In B2B, the customer has customers of their own. In more complex supply chains, the status of an order drives other business processes and the ability to fulfill other orders downstream. In many organizations, a “just-in-time” supply chain model means that the timeliness of an order and knowing an order’s whereabouts en route to the customer have a critical impact on the customer’s manufacturing and production schedules.

In a distribution setting, order tracking is also key because a distributor may be awaiting the arrival of an order from its supplier so they can fulfill an order for a customer further down the supply chain.

Whether it’s for a manufacturer or distributor, order accuracy is also positively impacted by order tracking systems. Customers are easily able to double-check orders as they move through the fulfillment process, in many cases allowing them to catch mistakes before orders are shipped, or order alternative items when a desired item is out of stock or back-ordered.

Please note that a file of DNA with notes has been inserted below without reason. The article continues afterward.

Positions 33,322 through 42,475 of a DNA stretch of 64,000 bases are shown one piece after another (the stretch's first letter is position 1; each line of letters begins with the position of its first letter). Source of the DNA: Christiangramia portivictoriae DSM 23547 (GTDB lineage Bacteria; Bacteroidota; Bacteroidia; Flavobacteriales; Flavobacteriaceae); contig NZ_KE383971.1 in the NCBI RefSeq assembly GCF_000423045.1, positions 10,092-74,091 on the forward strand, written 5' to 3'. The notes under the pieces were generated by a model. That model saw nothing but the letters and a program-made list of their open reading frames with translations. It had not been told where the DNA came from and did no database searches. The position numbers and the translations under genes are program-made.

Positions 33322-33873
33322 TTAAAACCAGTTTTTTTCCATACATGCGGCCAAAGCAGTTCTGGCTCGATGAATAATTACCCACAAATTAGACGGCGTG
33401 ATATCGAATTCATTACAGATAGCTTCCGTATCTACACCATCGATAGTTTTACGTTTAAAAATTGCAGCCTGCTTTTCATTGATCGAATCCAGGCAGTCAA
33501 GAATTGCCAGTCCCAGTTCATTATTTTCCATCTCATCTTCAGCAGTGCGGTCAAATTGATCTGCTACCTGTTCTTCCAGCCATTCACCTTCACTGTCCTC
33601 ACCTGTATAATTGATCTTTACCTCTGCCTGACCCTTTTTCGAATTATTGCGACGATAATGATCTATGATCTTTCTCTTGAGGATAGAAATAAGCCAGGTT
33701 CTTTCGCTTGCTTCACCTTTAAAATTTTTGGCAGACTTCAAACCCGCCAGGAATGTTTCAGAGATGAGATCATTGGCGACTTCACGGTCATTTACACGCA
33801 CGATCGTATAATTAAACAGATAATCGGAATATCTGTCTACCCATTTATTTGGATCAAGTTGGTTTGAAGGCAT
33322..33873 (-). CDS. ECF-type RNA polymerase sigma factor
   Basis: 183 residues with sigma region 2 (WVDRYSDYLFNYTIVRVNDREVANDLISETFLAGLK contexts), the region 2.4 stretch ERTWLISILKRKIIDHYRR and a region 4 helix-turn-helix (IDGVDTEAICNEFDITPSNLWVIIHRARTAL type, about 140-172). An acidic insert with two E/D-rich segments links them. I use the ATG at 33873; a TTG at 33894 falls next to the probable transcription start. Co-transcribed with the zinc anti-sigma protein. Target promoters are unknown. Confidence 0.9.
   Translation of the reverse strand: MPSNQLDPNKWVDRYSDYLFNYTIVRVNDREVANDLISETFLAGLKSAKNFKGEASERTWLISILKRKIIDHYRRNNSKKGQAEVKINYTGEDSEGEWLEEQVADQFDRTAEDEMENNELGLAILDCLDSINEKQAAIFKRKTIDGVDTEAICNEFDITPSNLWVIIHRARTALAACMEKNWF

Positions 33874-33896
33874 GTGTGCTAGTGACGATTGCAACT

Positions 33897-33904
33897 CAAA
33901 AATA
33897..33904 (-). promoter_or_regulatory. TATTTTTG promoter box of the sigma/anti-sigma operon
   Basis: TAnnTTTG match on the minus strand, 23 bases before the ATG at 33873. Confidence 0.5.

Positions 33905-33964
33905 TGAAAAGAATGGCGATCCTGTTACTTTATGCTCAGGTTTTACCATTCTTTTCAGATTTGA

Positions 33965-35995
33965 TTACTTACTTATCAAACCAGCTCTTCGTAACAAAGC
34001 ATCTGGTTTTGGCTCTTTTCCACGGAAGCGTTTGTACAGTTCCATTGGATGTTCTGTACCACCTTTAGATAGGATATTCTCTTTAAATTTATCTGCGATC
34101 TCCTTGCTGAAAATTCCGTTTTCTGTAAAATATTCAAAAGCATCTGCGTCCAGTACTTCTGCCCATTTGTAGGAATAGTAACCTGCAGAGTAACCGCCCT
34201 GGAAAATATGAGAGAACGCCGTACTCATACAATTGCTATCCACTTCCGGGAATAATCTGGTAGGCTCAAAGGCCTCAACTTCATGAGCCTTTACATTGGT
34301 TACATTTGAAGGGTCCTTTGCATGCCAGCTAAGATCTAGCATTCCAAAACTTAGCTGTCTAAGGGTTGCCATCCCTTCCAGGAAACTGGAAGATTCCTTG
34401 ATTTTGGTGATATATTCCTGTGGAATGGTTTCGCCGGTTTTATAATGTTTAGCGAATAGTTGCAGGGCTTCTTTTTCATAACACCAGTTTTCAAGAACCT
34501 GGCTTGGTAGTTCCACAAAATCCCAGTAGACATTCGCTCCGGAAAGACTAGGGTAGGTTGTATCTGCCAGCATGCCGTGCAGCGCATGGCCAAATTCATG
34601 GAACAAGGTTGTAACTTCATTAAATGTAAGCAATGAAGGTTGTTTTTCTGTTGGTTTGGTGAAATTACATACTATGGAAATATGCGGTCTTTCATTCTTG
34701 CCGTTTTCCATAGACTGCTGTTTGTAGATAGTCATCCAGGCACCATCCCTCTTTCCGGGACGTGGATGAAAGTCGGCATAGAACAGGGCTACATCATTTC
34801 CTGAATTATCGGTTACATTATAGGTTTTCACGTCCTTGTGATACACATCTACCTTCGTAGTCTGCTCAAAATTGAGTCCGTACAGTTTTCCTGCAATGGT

What should an order tracking system do?

There are two components to an order tracking system; both should work together to provide B2B customers with enhanced visibility into the status of their order.

The first component is sales order management and inventory management that provide insight as the order is processed and fulfilled. This need not be overly complicated. Handshake’s simple order tracking system provides the level of detail that most B2B customers require.

The stages an order passes through in Handshake’s order tracking system include:

  1. Open.The order is still being written, and can be changed as necessary.
  2. Hold for confirm.The order is finished by requires customer intervention or confirmation before processing.
  3. Confirmed.The order is written and confirmed, and is awaiting processing.
  4. Processing. The back office has begun invoicing & fulfilling the order. The order may be en route.
  5. Complete.The order has been shipped and delivered to the customer.

The second component of order tracking is following the package while it is en route to the customer. You can see that in the processing stage, though additional detail may be necessary to track an order after it leaves the warehouse facility. This is easily done with an API or other integrations with the shipper’s back-end systems or by providing a link to the order tracking page of the carrier’s website in a confirmation email.

An order tracking system allows you to improve your customer experience and meet your customers’ needs for order accuracy throughout the entire ordering, fulfillment, and delivery process.

This article was written by Matt Osit from Business2Community and was legally licensed through the NewsCred publisher network.